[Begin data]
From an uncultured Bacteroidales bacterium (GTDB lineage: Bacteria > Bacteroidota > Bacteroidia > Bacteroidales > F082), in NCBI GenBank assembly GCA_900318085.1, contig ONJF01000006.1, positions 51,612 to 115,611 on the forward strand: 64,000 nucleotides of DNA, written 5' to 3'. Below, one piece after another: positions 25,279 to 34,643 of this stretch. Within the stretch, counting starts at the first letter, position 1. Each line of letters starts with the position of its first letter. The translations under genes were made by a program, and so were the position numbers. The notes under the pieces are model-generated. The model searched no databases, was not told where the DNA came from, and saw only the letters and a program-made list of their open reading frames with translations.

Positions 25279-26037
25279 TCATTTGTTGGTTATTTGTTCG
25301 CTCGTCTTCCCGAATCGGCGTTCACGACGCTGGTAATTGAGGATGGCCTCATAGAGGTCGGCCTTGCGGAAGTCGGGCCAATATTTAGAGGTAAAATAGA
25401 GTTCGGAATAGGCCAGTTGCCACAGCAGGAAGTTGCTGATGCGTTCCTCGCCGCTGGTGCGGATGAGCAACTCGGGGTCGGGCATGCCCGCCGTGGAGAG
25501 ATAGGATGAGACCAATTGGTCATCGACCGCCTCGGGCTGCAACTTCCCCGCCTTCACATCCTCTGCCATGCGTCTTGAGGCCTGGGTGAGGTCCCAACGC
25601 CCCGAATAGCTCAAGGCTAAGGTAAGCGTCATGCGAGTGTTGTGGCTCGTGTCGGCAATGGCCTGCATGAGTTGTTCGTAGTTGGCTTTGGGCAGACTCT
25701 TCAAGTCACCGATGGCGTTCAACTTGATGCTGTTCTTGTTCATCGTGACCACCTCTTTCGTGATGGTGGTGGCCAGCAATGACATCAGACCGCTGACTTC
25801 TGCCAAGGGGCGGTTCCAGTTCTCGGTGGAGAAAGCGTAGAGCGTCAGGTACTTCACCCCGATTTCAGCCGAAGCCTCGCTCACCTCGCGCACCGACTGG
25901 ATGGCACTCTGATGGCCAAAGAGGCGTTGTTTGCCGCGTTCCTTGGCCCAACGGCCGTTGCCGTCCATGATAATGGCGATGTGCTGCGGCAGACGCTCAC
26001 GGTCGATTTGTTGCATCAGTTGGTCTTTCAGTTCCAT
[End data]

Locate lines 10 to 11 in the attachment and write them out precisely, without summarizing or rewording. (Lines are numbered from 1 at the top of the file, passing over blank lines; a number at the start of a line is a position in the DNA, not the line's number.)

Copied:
25901 ATGGCACTCTGATGGCCAAAGAGGCGTTGTTTGCCGCGTTCCTTGGCCCAACGGCCGTTGCCGTCCATGATAATGGCGATGTGCTGCGGCAGACGCTCAC
26001 GGTCGATTTGTTGCATCAGTTGGTCTTTCAGTTCCAT